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‘Beary’ Busy Time in Briggs Terrace

Posted by on Oct 30th, 2014 and filed under News. You can follow any responses to this entry through the RSS 2.0. You can skip to the end and leave a response. Pinging is currently not allowed.

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By Mary O’KEEFE

Briggs Terrace residents had a visitor last weekend that liked the area so much it didn’t want to leave.
On Friday afternoon a resident found a bear lounging on her patio deck. The bruin then took a stroll around her yard.

According to residents, the Crescenta Valley Sheriff Station was contacted and deputies tried to herd the bear back into the wash and toward its  presumed home in the Angeles National Forest; however, the bear had other ideas. It jumped fences instead, going from home to home until it finally found its way back into the forest.

The sheriffs were again called to the Briggs Terrace area on Tuesday night because of a visit by perhaps the same bear or maybe another one. Eventually, it founds its way back into the forest as well.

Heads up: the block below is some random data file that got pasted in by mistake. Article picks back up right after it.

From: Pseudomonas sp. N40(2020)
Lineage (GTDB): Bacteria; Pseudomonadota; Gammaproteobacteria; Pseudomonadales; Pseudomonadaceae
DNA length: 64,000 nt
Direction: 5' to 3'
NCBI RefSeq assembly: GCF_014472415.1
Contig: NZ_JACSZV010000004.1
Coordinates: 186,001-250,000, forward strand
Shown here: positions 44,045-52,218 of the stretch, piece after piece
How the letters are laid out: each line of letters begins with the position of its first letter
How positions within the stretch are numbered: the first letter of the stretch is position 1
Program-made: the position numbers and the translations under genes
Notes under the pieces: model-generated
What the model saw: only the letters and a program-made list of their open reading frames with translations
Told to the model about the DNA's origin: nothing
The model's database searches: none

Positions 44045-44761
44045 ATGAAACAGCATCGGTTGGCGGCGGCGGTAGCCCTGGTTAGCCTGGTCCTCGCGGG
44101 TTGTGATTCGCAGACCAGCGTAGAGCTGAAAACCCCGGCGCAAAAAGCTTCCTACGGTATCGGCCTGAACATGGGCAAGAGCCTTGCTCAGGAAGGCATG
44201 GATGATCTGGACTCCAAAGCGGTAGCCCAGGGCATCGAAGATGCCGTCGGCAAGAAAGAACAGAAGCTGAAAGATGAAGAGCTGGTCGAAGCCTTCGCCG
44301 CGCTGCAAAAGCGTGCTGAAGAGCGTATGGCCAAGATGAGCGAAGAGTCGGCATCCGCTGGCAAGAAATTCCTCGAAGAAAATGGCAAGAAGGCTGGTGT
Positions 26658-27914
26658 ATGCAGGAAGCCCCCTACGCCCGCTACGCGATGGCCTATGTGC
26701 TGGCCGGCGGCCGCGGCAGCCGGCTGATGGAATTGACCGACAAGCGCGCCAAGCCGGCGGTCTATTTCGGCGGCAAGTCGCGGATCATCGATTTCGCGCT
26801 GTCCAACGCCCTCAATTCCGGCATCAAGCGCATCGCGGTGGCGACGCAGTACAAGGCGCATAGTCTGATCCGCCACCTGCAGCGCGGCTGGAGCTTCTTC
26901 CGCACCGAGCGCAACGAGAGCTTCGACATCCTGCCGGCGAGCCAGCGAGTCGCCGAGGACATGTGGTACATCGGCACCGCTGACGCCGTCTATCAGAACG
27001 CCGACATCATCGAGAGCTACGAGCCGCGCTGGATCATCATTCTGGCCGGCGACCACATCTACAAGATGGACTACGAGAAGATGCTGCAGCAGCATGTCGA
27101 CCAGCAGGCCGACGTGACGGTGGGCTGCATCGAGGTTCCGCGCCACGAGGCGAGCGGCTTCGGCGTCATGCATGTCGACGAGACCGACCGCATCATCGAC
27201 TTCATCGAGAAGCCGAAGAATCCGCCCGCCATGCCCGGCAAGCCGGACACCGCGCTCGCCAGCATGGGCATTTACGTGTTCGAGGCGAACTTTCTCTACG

The California Fish and Wildlife suggest Keep Me Wild:

Stash Your Food and Trash
Bears and other animals are attracted to anything edible or smelly.

• Store garbage in bear-proof containers, or store garbage in your garage until pick-up.

• Keep food indoors or in airtight and odor-free containers.

• Put away picnic leftovers; clean BBQ grills.

• Keep pet food inside, and bird feeders away.

• Pick up fallen tree fruit as soon as possible, or protect fruit trees with electric fencing.

• Remove cosmetic fragrances and other attractants, including bird feeders and compost piles.

• Install or request bear-proof trash containers.

Bear Country Precautions
• Keep a close watch on children, and teach them what to do if they encounter a bear.

• While hiking, make noise to avoid a surprise encounter with a bear.

• Never keep food in your tent.

• Store food and toiletries in bear-proof containers or in an airtight container in the trunk of your vehicle.

• Keep a clean camp by cleaning up and storing food and garbage immediately after meals.

• Use bear-proof garbage cans whenever possible or store your garbage in a secure location with your food.

• Never approach a bear or pick up a bear cub.

• If you encounter a bear, do not run; instead, face the animal, make noise and try to appear as large as possible.

• If attacked, fight back.

• If a bear attacks a person, immediately call 911.

When wild animals are allowed to feed on human food and garbage, they lose their natural ways – often resulting in death for the animal.

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